Dear Dr. Boli: What makes my cellular telephone vibrate? I heard there were little mechanical parts in there but am quite sure there are small men inside. I have a bet for 5 crowns with my friend Goodwife Strauss that it is so. Please resolve this predicament. —Sincerely, Scuba Joe.
Dear Sir: You are partly correct. Your deduction that there must be little men involved somehow is a common one, and indeed inspired Mr. William Allingham to write the most famous poem ever written about a cellular telephone. But the truth, as is often the case in scientific matters, is a little more complex, and requires looking at the problem as a whole system, rather than as an isolated unit.
The fact is that the men are not little at all, but quite large and beefy. Instead of being distributed among all the cell phones in use, which would be prohibitively expensive, they are concentrated at the central office and the various repeating stations where cellular masts are installed.
As you know, each cell phone must be precisely tuned to one of these masts, so that it may receive the signal and the network may direct calls appropriately. When a call comes in for your telephone, the man stationed at the appropriate cellular mast is directed to strike that mast with a hammer. The mast vibrates like a tuning fork, sending waves of vibration through the air and ground in all directions. These vibrations have little effect on most of the world (although they are said to annoy voles a great deal, and if anyone cared about voles the matter would doubtless be looked into); but, when they reach a cell phone tuned at precisely the correct frequency, sympathetic vibrations begin, and the phone itself vibrates at the same frequency as the mast.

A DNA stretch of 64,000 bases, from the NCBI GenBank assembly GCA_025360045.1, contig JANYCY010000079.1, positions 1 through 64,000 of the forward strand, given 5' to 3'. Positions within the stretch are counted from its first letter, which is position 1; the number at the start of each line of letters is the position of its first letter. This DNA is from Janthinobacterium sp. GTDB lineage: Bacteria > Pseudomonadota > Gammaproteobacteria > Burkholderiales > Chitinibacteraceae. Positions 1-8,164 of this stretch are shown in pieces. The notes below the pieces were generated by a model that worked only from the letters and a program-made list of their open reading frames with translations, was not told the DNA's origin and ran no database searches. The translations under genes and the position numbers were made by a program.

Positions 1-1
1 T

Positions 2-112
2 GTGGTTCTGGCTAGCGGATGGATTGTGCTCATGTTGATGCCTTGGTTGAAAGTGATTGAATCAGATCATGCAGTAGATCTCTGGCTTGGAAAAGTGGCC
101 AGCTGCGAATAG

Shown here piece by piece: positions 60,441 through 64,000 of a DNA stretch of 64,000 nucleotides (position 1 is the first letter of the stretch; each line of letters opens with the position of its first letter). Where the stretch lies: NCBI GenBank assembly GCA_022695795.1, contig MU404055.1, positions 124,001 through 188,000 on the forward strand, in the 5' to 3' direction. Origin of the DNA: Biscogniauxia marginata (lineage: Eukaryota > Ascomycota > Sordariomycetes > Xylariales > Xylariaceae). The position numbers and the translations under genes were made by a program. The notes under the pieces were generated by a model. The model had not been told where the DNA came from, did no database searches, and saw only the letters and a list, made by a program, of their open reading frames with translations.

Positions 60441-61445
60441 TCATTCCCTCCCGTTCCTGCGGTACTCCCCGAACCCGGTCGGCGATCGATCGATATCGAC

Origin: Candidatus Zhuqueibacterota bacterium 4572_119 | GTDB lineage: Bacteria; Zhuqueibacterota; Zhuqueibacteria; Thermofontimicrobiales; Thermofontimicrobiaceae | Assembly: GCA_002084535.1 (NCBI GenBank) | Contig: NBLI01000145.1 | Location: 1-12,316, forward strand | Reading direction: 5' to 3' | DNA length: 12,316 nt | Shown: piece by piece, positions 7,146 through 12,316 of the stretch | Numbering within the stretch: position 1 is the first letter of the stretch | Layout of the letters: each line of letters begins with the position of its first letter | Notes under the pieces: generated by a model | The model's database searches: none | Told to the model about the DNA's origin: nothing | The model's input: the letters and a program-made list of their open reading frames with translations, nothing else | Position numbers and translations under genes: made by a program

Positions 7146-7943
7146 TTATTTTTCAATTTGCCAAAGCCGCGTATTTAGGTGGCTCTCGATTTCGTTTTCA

As you can see, many everyday phenomena for which popular legend has invented outlandish explanations are no less marvelous when you know the science behind them.